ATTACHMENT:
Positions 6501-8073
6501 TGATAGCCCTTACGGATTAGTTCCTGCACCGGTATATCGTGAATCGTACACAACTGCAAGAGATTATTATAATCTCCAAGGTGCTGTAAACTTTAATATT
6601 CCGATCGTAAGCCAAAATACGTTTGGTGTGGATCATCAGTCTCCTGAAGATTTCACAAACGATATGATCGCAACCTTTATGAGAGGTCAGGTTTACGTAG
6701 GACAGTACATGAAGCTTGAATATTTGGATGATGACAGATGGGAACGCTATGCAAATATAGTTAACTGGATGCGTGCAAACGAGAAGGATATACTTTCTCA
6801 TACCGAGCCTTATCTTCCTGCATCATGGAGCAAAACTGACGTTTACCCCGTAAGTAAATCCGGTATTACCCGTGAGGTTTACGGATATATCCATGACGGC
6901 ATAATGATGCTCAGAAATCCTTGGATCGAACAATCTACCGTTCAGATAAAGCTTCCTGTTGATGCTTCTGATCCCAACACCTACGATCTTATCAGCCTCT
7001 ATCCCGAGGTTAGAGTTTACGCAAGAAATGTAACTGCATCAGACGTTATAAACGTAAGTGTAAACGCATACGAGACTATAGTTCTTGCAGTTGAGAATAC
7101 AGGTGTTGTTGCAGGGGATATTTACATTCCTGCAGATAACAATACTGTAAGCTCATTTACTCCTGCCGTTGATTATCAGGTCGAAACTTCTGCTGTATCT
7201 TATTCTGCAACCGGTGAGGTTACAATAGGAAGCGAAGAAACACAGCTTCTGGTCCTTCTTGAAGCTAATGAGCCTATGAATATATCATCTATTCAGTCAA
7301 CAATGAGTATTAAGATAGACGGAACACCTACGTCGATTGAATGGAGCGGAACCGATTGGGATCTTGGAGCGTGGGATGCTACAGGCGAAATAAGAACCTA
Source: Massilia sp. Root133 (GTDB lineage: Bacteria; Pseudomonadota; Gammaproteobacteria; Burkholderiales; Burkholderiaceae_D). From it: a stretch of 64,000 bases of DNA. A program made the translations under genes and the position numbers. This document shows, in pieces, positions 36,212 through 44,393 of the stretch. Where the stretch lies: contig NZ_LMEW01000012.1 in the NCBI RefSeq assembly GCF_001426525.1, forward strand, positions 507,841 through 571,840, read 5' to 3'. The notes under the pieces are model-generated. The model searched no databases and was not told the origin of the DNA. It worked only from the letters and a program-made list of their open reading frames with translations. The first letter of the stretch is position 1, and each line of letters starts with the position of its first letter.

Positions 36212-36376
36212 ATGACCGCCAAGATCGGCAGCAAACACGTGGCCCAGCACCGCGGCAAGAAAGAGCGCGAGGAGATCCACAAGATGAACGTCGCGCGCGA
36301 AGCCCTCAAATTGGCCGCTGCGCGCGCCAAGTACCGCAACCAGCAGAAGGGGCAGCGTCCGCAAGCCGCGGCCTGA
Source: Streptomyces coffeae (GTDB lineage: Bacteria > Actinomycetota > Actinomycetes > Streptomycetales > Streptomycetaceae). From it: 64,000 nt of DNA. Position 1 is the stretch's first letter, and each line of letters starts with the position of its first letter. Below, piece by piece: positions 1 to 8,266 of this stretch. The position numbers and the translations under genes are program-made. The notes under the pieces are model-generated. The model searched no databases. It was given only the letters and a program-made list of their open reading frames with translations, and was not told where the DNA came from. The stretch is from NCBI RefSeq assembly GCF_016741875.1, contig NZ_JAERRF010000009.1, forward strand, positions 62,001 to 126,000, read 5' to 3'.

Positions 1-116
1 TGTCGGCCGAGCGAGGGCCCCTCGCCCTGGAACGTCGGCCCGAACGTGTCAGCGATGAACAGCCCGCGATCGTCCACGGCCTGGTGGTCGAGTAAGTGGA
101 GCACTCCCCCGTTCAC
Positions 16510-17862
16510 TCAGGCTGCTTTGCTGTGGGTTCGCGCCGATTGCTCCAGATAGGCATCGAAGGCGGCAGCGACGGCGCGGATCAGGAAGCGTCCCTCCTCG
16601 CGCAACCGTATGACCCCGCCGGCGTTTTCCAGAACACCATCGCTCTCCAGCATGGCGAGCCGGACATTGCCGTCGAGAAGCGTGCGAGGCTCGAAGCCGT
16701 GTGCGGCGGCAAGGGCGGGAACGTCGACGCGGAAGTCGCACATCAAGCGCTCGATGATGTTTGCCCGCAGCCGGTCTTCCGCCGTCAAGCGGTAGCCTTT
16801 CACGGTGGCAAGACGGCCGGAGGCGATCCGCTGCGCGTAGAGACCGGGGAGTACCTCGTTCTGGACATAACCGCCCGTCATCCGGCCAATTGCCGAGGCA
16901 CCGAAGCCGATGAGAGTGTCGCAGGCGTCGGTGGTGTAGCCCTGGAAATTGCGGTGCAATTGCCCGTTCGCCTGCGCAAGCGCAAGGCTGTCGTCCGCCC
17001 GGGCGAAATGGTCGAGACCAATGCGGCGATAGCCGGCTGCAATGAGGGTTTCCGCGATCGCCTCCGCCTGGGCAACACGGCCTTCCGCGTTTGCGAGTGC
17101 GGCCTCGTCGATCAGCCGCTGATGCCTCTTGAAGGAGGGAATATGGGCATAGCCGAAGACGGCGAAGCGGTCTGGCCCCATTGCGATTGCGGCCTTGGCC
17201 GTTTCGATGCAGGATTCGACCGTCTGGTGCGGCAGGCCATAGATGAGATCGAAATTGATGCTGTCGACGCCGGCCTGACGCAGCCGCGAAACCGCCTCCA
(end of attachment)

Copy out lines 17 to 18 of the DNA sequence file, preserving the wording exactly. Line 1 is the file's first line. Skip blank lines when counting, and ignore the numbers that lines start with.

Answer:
1 TGTCGGCCGAGCGAGGGCCCCTCGCCCTGGAACGTCGGCCCGAACGTGTCAGCGATGAACAGCCCGCGATCGTCCACGGCCTGGTGGTCGAGTAAGTGGA
101 GCACTCCCCCGTTCAC